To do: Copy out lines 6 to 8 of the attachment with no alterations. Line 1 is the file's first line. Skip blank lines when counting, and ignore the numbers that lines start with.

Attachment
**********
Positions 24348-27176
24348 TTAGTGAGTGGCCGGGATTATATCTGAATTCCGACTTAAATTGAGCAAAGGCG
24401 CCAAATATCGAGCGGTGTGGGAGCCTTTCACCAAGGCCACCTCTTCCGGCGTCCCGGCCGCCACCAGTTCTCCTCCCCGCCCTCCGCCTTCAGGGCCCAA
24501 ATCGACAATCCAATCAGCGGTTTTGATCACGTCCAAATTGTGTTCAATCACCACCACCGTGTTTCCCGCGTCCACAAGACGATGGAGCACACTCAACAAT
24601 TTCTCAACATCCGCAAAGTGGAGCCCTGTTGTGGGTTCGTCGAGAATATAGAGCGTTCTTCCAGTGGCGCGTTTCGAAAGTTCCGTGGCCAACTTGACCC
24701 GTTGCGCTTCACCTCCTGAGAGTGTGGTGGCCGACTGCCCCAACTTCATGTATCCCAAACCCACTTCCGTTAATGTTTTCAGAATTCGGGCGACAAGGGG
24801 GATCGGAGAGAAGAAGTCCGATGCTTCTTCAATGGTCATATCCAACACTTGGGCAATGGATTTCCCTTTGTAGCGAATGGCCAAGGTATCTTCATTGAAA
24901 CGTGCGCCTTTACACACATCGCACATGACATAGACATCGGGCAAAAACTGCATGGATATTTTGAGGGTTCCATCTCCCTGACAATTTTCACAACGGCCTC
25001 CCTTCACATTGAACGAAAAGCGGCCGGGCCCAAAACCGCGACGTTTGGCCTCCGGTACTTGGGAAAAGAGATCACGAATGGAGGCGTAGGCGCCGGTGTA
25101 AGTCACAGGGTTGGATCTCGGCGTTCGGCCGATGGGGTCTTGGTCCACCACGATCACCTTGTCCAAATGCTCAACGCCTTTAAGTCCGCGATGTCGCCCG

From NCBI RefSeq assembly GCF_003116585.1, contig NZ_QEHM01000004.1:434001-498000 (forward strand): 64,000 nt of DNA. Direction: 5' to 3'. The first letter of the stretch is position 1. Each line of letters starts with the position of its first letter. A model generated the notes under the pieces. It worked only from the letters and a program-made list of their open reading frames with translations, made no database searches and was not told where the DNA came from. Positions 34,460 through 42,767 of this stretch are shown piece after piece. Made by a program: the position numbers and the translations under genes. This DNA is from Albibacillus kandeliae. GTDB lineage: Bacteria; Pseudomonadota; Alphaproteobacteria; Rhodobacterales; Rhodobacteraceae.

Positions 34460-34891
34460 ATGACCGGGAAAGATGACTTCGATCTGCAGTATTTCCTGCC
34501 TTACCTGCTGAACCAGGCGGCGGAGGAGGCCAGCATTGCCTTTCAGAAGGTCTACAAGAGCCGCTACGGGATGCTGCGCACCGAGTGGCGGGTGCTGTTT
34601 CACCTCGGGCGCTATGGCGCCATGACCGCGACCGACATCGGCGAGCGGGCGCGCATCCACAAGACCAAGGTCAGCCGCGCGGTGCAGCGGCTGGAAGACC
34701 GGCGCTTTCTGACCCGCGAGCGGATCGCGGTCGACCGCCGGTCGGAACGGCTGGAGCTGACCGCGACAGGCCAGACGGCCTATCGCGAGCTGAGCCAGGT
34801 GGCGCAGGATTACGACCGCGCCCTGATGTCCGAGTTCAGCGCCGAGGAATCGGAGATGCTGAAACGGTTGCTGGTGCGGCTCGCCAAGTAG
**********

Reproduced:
24701 GTTGCGCTTCACCTCCTGAGAGTGTGGTGGCCGACTGCCCCAACTTCATGTATCCCAAACCCACTTCCGTTAATGTTTTCAGAATTCGGGCGACAAGGGG
24801 GATCGGAGAGAAGAAGTCCGATGCTTCTTCAATGGTCATATCCAACACTTGGGCAATGGATTTCCCTTTGTAGCGAATGGCCAAGGTATCTTCATTGAAA
24901 CGTGCGCCTTTACACACATCGCACATGACATAGACATCGGGCAAAAACTGCATGGATATTTTGAGGGTTCCATCTCCCTGACAATTTTCACAACGGCCTC